Emerging: Ryan De Dominicis

Ryan De Dominicis is a landscape photographer originally from the UK now based in New Zealand combining his love of travel and photography beautifully…


Tell us a little bit about your background and how you began shooting landscapes.
I come from a relatively small family, we grew up in the north of England. My father is Italian (hence the unpronounceable name) and my mother is English. Although we didn’t have much money growing up, my parents understood the importance of travelling. We would go on regular camping trips around France and the UK and visited family in Italy at least once a year.
Since a very young age I remember being fascinated with the natural world and the beauty of this planet. Every Sunday, my father and I would sit on the couch together and watch nature documentaries all day. I’d always be blown away with the diversity and beauty of the far away places I was seeing on the screen. Those early experiences grew within me a deep desire to travel and explore this wonderful planet we call home. I always knew that one day I’d throw on a backpack and hit the road.
On family holidays as a child, my mother would always hand me the disposable camera to snap pics of the family. She used to say that I had an eye for taking photos. I would always be more interested in photographing my surroundings, be it a cloudy mountain range, a lush forest, the sun glistening off the ocean or even just a lonely snail climbing a fence post. I’ve always photographed things that fascinate me and tried to capture the beauty that can be found in the simplest of places.
My parents bought me my first camera; it was a Canon EOS 300 film camera. I used to make use of the darkroom at school to develop my own photos which was cool. Eventually though, I made the step to digital photography.
When I turned 24, my real travels began. Up until then I’d travelled around Europe quite a lot but hadn’t really ventured much further. Naturally I chose to head as far away from home as I could and ended up in Australia. I spent a year there before spending five months in South East Asia and five months in South America. I now currently reside in Wellington, New Zealand. I really love it here and hope to stay for at least another year.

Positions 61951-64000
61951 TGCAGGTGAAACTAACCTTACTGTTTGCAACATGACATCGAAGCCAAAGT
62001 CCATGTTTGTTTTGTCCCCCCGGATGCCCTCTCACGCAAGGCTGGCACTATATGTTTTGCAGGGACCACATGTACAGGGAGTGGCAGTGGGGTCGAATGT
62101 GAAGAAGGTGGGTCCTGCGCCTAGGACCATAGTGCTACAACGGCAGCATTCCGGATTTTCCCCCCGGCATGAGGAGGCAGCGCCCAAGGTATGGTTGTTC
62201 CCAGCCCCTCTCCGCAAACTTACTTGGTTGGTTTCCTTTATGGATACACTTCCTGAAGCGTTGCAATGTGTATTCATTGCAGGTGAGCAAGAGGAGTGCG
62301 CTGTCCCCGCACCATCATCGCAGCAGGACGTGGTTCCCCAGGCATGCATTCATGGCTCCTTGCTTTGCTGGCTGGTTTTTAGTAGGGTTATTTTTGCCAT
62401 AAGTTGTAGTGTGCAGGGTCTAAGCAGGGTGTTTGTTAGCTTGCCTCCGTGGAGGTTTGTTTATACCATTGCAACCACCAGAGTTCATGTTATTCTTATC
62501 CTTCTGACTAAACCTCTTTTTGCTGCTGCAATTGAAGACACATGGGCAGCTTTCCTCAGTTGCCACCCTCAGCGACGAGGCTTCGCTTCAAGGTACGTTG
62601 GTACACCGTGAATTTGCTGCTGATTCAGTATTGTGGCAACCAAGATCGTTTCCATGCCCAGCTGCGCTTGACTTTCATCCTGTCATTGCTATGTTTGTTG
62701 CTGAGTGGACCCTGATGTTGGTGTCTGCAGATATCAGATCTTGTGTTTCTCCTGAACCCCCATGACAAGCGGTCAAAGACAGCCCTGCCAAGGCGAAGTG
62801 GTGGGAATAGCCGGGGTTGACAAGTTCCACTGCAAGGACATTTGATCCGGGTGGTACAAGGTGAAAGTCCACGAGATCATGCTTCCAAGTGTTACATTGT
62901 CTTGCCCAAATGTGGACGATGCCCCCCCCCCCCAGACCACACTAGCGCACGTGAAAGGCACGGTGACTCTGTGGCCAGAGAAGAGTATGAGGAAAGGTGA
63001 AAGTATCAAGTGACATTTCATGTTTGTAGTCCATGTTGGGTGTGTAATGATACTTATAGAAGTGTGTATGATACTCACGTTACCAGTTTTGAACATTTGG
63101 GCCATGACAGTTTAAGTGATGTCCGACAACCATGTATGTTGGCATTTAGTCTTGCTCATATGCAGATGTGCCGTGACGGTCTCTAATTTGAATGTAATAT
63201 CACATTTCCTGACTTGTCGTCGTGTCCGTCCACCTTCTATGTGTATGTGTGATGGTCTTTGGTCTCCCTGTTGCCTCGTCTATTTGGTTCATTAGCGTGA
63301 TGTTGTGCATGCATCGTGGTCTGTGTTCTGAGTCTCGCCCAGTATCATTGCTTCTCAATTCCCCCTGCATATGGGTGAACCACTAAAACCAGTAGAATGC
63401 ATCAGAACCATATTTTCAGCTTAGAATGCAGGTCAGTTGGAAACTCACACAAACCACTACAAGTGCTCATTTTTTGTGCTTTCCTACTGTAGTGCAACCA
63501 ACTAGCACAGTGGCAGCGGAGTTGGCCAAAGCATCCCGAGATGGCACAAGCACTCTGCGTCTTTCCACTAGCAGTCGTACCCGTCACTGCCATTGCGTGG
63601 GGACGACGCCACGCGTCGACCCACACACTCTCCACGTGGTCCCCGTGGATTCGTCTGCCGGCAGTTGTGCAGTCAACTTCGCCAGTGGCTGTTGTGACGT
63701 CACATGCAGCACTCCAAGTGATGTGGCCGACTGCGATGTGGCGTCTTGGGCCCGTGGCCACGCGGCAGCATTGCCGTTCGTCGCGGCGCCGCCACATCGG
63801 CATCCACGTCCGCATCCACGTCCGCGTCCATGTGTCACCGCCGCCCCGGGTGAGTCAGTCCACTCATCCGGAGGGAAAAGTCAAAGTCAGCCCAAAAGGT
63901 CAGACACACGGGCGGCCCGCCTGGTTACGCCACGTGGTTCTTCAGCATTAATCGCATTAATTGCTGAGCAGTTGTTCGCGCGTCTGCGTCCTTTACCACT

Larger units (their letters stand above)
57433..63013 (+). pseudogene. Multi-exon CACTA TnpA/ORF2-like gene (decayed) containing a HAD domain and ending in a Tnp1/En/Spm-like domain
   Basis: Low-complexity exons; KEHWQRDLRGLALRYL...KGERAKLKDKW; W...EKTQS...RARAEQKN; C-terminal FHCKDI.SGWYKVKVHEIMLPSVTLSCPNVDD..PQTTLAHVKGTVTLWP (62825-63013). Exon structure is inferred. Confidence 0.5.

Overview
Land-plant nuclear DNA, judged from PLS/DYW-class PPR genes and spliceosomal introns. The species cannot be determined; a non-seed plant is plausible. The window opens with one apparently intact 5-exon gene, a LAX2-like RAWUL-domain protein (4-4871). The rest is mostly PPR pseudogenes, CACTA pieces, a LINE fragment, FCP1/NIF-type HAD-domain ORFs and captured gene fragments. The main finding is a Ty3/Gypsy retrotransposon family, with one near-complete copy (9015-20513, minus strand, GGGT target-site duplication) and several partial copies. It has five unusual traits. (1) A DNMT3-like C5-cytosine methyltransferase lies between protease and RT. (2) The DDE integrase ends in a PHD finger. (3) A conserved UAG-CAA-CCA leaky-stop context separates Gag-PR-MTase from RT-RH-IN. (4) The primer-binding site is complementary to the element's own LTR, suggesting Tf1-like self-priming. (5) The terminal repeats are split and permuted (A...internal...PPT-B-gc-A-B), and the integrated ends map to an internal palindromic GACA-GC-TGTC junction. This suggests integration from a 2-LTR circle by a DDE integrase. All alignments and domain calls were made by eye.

Is your photography dictated by your travels or do you travel to photograph?
My photography is definitely dictated by my travels. Travel has always been the most important thing for me. Although, when I find myself settled in one place for an extended period of time, I make a point of travelling the local areas to find photo opportunities.
I’m very fortunate to live where I do; New Zealand is a photographer’s dream and so getting out, taking pics and staying motivated is easy.

The most challenging part for me is definitely the patience that’s required to shoot landscape. I’ve never been much of a patient person and landscape photography definitely tests me.

What do you find is the most challenging aspect of landscape photography and, conversely, what is the most rewarding part?
The most challenging part for me is definitely the patience that’s required to shoot landscape. I’ve never been much of a patient person and landscape photography definitely tests me.
Once I’ve decided on a location to shoot I generally then decide on the right time of day or night to shoot depending on that location. I usually like to shoot at sunrise or sunset for the best light.
Shooting at these times requires you to turn up to a spot well before the sun comes up or goes down, find the composition that you like, then wait for the perfect light (which frequently never materialises). If you’re lucky and the conditions are right, you’ll get a very small window in which to actually shoot your photo.